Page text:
La Sota argued that the entire petition sheet would then be invalid.

Otaha stated, when they are provided the petition copies for signature verification, they have no information as to how many signatures are required for a recall and they do not receive copies of the backs of the petitions.

Otaha was excused and Trenk was called to the stand. La Sota entered a photograph as an exhibit, and which Trenk identified “Franco” in the picture as the person collecting signatures.

Trenk was asked questions about two pages of petitions he believed were collected at the Cave Creek Post Office by Franco but were signed on the back by Hani Saba, treasurer of Cave Creek Caring Citizens Committee (CCCC).

When the other defendants were asked if they had any questions, Susan Clancy, representing herself as chair of CCCC, asked Trenk to look at line 7 on one of his own recall petition sheets, which La Sota entered as an exhibit, and asked him if he signed it.

La Sota argued Clancy shouldn’t be permitted to represent herself or the committee, likening it to a corporation.

Gerlach disagreed and allowed Clancy to represent herself and question Trenk.

Line 7 was the line on his own petition Trenk signed using the late actor’s name James Gandolfini, known for his role as mob boss Tony Soprano in the HBO hit series “The Sopranos.”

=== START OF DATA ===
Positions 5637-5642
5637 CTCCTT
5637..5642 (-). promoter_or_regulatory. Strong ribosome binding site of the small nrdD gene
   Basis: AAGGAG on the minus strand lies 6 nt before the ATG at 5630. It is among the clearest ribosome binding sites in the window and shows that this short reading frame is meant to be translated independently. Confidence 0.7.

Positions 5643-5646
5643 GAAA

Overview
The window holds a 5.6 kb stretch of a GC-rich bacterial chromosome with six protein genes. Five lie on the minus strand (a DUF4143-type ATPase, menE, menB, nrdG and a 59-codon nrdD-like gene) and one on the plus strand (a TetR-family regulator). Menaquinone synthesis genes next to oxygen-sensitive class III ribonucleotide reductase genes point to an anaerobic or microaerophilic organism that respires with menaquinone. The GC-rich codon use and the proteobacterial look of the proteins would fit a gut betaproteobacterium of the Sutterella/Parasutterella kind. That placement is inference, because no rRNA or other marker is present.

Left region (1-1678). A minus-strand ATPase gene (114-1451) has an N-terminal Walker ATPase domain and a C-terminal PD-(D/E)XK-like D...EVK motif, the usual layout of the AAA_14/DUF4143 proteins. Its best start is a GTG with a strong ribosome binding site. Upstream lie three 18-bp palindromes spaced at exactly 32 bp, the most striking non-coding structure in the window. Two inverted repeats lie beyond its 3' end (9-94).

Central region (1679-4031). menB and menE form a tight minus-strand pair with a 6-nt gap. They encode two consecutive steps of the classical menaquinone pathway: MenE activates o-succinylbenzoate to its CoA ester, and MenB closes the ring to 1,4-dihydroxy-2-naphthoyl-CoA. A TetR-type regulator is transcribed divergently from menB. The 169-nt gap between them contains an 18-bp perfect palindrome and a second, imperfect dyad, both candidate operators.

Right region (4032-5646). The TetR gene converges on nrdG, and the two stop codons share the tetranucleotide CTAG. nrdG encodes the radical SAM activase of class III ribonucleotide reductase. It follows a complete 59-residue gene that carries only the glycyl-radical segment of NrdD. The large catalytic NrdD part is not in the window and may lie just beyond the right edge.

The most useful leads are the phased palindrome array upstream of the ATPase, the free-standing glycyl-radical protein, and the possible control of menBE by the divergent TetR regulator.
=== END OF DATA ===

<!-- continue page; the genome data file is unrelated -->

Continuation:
Reminiscent of former IRS official Lois Lerner, Trenk replied, “I plead the Fifth.”

Gerlach looked at Trenk and asked him directly if he signed it.

Under oath, Trenk admitted to Gerlach he signed Gandolfini’s name, which, according to A.R.S. § 19-115, is a class 1 misdemeanor.

Gerlach interrupted to tell those present the state of his thinking at the moment was that he was not prepared to reject any petitions on the grounds they contained insufficient language.

However, with regard to Trenk’s and Monachino’s petitions, Gerlach said he’s not permitted to look at appellate decisions differently, regardless of whether or not he agrees.

Citing Parker v. Tucson, Gerlach said the appellate court ruled that in such an instance, it is not just the signatures that would be deemed invalid but the entire petition.

Although they didn’t have a count of precisely how many more signatures were invalidated by eliminating full petition sheets, it was clear there were more than enough sheets invalidated to fall short of the 293 signatures required.

Gerlach ruled, for the reasons stated on the record, the petition sheets were in substantial compliance and the recall could proceed against Durkin and Spitzer but the recall against Trenk and Monachino could not proceed.

Clancy, who said CCCC is prepared to regroup and collect signatures again without making the mistakes that were made this last time around, was at town hall Tuesday morning to get new applications to recall Trenk and Monachino.

So, while Trenk and Monachino may have had a reprieve from this recall attempt, CCCC said they now have all the information and volunteers they need to do it again.